“She wrote tax cuts on her hand.  A Republican so stupid she had to be reminded to talk about tax cuts.  It’s like you looked at Wile E. Coyote’s paw and it said ‘Road Runner.'”  

was the runaway winner of the last contest.  So, give me your nominations and in a few days I’ll post the five best and you can vote for them.  Winner gets a free six-pack of Pabst Blue Ribbon (I’m trying to cut down.)

My own nomination is the delightful

There are 10 kinds of people in the world. Those that understand binary and those that don’t.  Ardy39

Six words that changed the same-sex marriage debate

U.S. District Judge Vaugh Walker’s landmark ruling voiding California’s ban on same-sex marriage has not resulted in a resumption of gay nuptials in the Golden State.  But the judge’s thoughtful, 136-page decision did evoke six words that may finally shift this rancorous debate away from the issue of gay rights and into the far more settled field of family law: The best interests of the child.

Walker’s ruling last month was quickly stayed by a three-judge panel from the Ninth Circuit Court of Appeals in San Francisco, which ruled California’s voter-initiated Proposition 8 would remain in effect while the court considers the constitutionality of the state’s ban on same-sex marriage.  But, by legal standards, the wait won’t be a long one.  The Court of Appeals ordered briefings on the issue this fall and a hearing the week of December 6.

Ultimately, the issue may land before the U.S. Supreme Court – where the decisive vote is likely to lie with swing Justice Anthony Kennedy.  Anticipating just that audience, Walker peppered his decision with numerous quotes from Kennedy’s majority opinion in Lawrence v. Texas, 539 U.S. 558.  In that case, the high courted voted 6-3 to overturn Texas’ sodomy law, and explicitly overturned its previous 1986 Bowers v. Hardwick decision.  In the earlier case, the Supremes upheld a similar Georgia anti-sodomy law because the court at that point did not find a constitutional protection of privacy that extended to homosexual acts.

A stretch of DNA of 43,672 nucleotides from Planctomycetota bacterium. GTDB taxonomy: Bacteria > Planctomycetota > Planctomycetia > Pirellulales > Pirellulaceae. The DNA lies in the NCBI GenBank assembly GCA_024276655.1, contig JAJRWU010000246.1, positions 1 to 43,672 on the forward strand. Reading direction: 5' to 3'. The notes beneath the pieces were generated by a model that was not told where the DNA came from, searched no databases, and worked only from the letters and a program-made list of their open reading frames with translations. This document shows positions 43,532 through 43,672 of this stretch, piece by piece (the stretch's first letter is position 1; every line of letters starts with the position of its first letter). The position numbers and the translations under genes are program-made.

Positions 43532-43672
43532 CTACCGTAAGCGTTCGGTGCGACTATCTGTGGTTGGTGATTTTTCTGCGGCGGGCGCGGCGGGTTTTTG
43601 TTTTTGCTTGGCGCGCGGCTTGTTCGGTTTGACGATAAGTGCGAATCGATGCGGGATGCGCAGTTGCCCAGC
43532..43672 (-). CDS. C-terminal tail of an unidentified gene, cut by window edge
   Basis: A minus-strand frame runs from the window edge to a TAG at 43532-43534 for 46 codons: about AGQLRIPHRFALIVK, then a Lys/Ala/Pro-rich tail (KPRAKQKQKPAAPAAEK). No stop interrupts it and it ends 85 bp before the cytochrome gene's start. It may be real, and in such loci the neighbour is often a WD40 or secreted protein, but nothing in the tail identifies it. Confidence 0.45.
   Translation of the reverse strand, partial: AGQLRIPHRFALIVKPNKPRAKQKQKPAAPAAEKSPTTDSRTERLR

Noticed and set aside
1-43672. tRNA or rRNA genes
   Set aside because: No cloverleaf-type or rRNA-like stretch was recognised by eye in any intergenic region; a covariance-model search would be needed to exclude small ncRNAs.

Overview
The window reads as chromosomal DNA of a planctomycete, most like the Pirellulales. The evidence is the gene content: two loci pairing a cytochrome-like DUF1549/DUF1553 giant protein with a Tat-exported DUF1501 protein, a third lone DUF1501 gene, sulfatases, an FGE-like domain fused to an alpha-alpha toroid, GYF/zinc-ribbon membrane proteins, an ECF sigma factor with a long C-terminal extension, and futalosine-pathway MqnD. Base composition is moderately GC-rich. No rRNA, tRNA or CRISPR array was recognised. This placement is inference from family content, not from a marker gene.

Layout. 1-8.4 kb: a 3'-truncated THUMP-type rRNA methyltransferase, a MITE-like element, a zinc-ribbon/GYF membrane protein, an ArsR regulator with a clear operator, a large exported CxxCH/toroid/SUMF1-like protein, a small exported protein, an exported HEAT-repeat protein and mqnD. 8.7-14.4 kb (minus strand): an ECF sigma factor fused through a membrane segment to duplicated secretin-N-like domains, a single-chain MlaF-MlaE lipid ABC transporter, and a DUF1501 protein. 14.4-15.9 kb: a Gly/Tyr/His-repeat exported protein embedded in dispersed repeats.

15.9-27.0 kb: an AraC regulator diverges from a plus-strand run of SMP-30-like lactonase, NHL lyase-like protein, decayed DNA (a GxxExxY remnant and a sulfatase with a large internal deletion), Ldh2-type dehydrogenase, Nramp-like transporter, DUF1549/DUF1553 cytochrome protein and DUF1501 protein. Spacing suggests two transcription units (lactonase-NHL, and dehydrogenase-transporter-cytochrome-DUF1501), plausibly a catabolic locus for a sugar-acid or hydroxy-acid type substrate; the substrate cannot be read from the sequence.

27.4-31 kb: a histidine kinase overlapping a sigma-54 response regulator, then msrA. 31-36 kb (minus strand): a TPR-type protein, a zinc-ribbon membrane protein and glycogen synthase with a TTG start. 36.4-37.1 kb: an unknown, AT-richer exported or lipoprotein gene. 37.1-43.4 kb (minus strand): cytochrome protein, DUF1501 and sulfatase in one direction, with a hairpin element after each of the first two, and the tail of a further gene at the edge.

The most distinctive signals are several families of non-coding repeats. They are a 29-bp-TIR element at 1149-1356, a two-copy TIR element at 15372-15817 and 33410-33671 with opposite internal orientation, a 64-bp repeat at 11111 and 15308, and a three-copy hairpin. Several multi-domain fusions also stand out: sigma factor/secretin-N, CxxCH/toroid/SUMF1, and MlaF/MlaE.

The sixth vote in support of Lawrence was former Justice Sandra Day O’Connor, who found the Texas anti-sodomy statute a violation of the equal protection clause of the 14th Amendment.  Such laws, including Georgia’s, are often ostensibly written to ban oral or anal sex acts even by married heterosexuals.  In practice, however, they are only enforced against gay people – much as outlandish Old South literacy tests were in practice only used to block black voters.  O’Connor, alas, has since been replaced on the high court by hard-to-starboard Justice Samuel Alito.  That makes Kennedy the all-important fifth vote if the current court is asked to review the California ban on gay marriage in the light of the equal-protection clause.

Judge Walker relied heavily on both the Due Process and Equal Protection clauses of the 14th Amendment in ruling that Proposition 8 “fails to advance any rational basis in singling out gay men and lesbians for denial of a marriage license. Indeed, the evidence shows Proposition 8 does nothing more than enshrine in the California Constitution the notion that opposite sex couples are superior to same-sex couples. Because California has no interest in discriminating against gay men and lesbians, and because Proposition 8 prevents California from fulfilling its constitutional obligation to provide marriages on an equal basis, the court concludes that Proposition 8 is unconstitutional.”

Time – and Justice Kennedy – will ultimately tell if Judge’s Walker’s conclusion stands.  But after reviewing the document in full, I was much more impressed by the opinion’s sedulous documentation of the state of modern family life in California, notably the conclusion by the Williams Institute in August, 2008, based on a close study of Census data: “In many ways,

the more than 107,000 same-sex couples living in California are similar to married couples. According to Census 2000, they live throughout the state, are racially and ethnically diverse, have partners who depend upon one another financially, and actively participate in

California’s economy. Census data also show that 18 percent of same-sex couples in California are raising children.”

That percentage of same-sex couples who are raising children is much higher than generally believed by foes of gay marriage – some of whom base their opposition to gay marriage on the supposed fact that gays can’t reproduce.  In fact, many of them have children from a previous heterosexual marriage.  In addition, as Judge Walker’s opinion notes, “California law permits and encourages gays and lesbians to become parents through adoption, foster parenting or assistive reproductive technology. Approximately eighteen percent of same-sex couples in California are raising children.”